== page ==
MTV played a pivotal role in the rebirth of The Monkees in 1986, just in time for the group's 20th Anniversary. On February 23 of that year, MTV aired a weekend marathon of The Monkees television series. The reaction was overwhelming and it helped to create a second wave of Monkeemania just as the group was set to reunite. After the initial success of the "Pleasant Valley Sunday" marathon in February, MTV started to air the series twice a day, seven days a week. By April, the show was being screened three times a day.
Throughout this period, MTV also produced a series of weekday segments called "I Was a Teenage Monkee." The clips lasted about two minutes each and featured interviews with Micky Dolenz, Peter Tork, Jim Frawley, Tommy Boyce, Bob Rafelson, Monte Landis, and more. After Micky and Peter acted as guest VJs on May 3 and 4, 1986, a one-hour special aired (hosted by original VJ Alan Hunter) that collected the previous segments.
This is the fourth in a series of guest articles that have been submitted to The Monkees Live Almanac in celebration of the group's 50th Anniversary.
1986 was an incredible year for Monkees fans with the record breaking 20th Anniversary Reunion Tour featuring Micky Dolenz, Davy Jones, and Peter Tork, fueled by a major promotion by MTV and the single "That Was Then, This Is Now," and topped off by Michael Nesmith appearing with the group at the Greek Theatre and in that year's MTV Christmas video. For many fans that had discovered The Monkees through MTV or oldies radio, and the original fans that followed the group from the beginning, it was a momentous time. But for some fans like me, the 1986 reunion on a grander scale felt like déjà vu, going back to the years 1975 to 1977 when the "first" Monkees reunion took place.
Things didn't look so rosy after 1970 for Monkees fans, with both Peter Tork and later Michael Nesmith quitting the group, leaving Micky and Davy to carry on as The Monkees with a contractually obligated final album, Changes, which never charted during its original release. A very brief promotional tour that included a video for the single "Oh My My" (which barely made a chart dent), and a final single, "Do It In The Name Of Love/Lady Jane," wrapped up all things Monkees as Micky and Davy called it a day. Michael Nesmith and Davy Jones were the two most visible Monkees during the immediate post-Monkees period. Davy made the rounds on TV shows like The Brady Bunch and released an album and some singles through Bell Records. Nesmith found some solo success with the First National Band and the singles "Joanne" and "Silver Moon," along with some critically acclaimed albums. Micky Dolenz returned to acting, appearing in films like Night Of The Strangler and Keep Off My Grass and recording some singles for MGM, which never charted. Peter Tork largely fell off the radar, briefly working with his post-Monkees band Release. In the meantime, The Monkees TV series was given a new lease on life with Saturday morning reruns. By the time the Saturday reruns ended in 1972, The Monkees were pretty much considered a spent force.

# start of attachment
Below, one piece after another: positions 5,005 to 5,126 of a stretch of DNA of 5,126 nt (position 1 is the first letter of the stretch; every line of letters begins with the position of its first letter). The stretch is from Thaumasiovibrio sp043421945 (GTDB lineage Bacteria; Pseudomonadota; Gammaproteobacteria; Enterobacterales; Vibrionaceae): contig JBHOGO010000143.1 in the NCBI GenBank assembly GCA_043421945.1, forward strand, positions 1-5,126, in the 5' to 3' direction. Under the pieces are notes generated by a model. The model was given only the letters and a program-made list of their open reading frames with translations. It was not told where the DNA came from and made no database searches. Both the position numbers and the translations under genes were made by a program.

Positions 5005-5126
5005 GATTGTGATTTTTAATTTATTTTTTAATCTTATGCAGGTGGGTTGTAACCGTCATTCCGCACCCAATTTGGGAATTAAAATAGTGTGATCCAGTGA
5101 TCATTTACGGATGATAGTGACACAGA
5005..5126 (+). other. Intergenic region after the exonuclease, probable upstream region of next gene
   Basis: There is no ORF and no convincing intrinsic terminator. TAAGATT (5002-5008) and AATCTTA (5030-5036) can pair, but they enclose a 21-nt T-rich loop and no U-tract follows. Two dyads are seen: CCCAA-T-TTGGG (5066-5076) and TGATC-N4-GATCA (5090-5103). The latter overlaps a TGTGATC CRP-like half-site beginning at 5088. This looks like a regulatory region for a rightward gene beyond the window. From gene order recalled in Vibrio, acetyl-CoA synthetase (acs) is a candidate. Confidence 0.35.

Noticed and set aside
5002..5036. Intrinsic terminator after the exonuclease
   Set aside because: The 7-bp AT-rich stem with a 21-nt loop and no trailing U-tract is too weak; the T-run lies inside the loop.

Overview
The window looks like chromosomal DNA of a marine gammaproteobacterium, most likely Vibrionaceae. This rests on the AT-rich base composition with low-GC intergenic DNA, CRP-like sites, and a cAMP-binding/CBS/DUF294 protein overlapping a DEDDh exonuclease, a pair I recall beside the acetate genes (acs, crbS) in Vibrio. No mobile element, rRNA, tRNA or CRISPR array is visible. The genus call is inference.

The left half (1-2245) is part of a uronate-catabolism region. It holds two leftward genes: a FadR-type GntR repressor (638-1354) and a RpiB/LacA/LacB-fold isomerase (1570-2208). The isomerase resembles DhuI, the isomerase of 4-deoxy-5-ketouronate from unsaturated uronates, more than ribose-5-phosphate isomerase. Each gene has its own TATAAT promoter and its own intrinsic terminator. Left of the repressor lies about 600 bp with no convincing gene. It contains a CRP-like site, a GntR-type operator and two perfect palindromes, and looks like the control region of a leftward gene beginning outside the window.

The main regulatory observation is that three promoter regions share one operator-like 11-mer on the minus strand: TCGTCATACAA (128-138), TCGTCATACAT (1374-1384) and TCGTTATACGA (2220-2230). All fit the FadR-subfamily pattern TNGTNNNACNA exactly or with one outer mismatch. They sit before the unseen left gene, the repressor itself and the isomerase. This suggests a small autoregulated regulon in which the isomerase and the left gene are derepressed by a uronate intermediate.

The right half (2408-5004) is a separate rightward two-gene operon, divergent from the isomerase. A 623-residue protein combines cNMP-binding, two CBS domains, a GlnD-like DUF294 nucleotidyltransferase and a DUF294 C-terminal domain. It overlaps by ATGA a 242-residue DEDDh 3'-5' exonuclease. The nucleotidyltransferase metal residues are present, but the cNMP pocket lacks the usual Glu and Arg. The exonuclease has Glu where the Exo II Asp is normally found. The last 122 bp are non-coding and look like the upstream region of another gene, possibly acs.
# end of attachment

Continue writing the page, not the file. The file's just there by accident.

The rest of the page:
Or so it appeared. While there was little news on The Monkees' activities being covered in the teen magazines that used to feature them prominently on their front covers, active Monkees fan clubs did their best to keep a small but still loyal fan base up to date. One bit of news that alerted fans was a report that Micky Dolenz and Davy Jones appeared together at a celebrity tennis match in Japan in which thousands of fans flocked to see them in person. Micky and Davy were so thrilled and overwhelmed by the reaction that they both concluded that there was still some life in The Monkees.
On their return to the United States they held a meeting at Micky’s house with Michael Nesmith and Peter Tork about the possibility of a Monkees reunion. Nesmith, who was still very busy with his solo career, declined to participate, as did Tork. Micky and Davy proceeded with Plan B and contacted the songwriting team of Tommy Boyce & Bobby Hart (who were responsible for a plethora of Monkees hits, including "Last Train to Clarksville," "Steppin' Stone," and "Valleri") about conducting a joint tour as The Guys Who Wrote 'Em and The Guys Who Sang 'Em. Tommy and Bobby were the perfect choice since they produced the earliest Monkees recording sessions and were instrumental in developing the group's sound. For legal reasons they couldn't call themselves "The Monkees" so they decided to go the Crosby, Stills, Nash & Young route and named their new group Dolenz, Jones, Boyce & Hart. A band was formed with ex-Raider Keith Allison on lead guitar, who also acted as musical director. In 1975, their debut concert at Six Flags Old Glory Amphitheater drew an excited crowd of 20,000 fans. Dolenz, Jones, Boyce & Hart toured, playing to enthusiastic crowds that consisted of not only original fans from the 1960s but also newer fans who had discovered them through the syndicated reruns of The Monkees television show. On top of that, Arista Records, which had inherited The Monkees' recordings from Colgems and later Bell Records, had reissued the 1972 Bell Re-Focus album as The Monkees Greatest Hits in 1976. As the original Monkees albums were long discontinued, this album helped to introduce many newer fans to The Monkees' music. (The Monkees Greatest Hits became a best-seller, certified gold in 1986 and platinum in 1991, and remained available through the 1990s with cassette and compact disc editions also appearing.)